What drives me to keep doing it? I can’t explain, except that the creative urge is something that I’ve always had and governs how I look at the world around me..whether it’s the landscape outside the door, the shape and colour of the clouds, the way a tree bends in the wind, the cottage that fits so neatly into the curve of the hill, or the way the furniture should be arranged in my living room or the curtains I could make with the spare fabric in my cupboard, or how to alter that dress that doesn’t fit properly.

Everything I look at is defined by the creative impulse within me. I want to recreate it in my way, either by putting paint and water on paper or moving a chair into a different position or arranging a vase of flowers and placing it on a table near a window where it will show the best. Is it something I was born with? I don’t know, but it does seem to be prevalent in the family. The urge is always there and no matter how much frustration there may be in recreating something in the way I want, the urge never leaves me.”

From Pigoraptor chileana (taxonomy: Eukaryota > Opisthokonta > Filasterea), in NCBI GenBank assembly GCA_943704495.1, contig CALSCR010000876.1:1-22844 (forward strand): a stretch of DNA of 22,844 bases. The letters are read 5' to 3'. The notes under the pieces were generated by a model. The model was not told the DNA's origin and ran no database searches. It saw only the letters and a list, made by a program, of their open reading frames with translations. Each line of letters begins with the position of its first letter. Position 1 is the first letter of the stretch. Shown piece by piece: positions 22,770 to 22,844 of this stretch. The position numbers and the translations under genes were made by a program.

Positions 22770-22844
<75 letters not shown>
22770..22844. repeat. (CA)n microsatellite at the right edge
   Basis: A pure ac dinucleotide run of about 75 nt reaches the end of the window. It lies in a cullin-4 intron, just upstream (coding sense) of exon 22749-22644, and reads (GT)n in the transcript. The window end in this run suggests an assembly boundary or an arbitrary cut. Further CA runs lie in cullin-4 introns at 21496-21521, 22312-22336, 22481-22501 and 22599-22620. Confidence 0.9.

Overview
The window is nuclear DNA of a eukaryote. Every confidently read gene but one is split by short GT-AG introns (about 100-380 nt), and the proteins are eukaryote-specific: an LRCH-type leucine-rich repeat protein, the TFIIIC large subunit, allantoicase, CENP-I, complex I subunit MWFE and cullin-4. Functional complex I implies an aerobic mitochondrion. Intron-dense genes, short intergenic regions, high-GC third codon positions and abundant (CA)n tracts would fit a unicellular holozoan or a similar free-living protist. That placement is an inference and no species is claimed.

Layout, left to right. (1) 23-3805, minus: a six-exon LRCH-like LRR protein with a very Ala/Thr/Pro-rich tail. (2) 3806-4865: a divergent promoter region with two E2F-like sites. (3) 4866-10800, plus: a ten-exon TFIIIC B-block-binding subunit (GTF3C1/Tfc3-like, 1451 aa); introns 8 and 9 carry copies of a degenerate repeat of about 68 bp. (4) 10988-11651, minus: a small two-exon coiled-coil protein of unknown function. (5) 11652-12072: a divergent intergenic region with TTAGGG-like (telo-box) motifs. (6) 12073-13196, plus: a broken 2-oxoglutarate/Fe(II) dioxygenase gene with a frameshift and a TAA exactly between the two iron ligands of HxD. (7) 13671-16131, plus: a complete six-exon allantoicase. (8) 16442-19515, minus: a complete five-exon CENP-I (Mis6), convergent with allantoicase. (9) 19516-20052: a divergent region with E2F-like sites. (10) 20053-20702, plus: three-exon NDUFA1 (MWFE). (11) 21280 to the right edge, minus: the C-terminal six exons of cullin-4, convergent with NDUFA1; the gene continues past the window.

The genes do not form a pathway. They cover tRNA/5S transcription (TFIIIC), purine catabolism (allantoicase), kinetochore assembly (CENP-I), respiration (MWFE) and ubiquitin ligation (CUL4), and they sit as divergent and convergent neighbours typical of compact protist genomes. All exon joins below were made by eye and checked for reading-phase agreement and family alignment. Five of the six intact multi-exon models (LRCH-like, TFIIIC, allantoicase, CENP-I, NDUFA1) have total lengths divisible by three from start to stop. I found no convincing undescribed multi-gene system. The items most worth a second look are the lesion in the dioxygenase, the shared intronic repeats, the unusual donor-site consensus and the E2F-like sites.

As for me:  I decided to try my hand at painting when I realised just how much of my working life was spent in analytical thinking. I felt that I needed some balance and had the idea that by developing a different, more flexible, way of seeing the world, my overall thought process would be enhanced. Logically, if we can maintain our current neural pathways while at the same time developing additional ones by trying something fresh and new, our overall mental agility should improve – and with it,greater creativity.

With regard to Glenna’s insight; I can confirm that one of my frustrations in life is not having enough time to do all the things I want to do. I need a lot more hours in each day to get through all the books I want to read, the websites I want to explore, the paintings I want to paint…

Perhaps with a bit more awareness, and just a few more hours of painting each month, I’ll be able to reduce the number of Vesuvius moments my long-suffering family endure.

Art Auctions for Japan

I’ve seen two websites today which feature art auctions to raise funds for Japan. The artists taking part have been enormously generous; some have donated more than one piece of work to this incredibly worthwhile cause.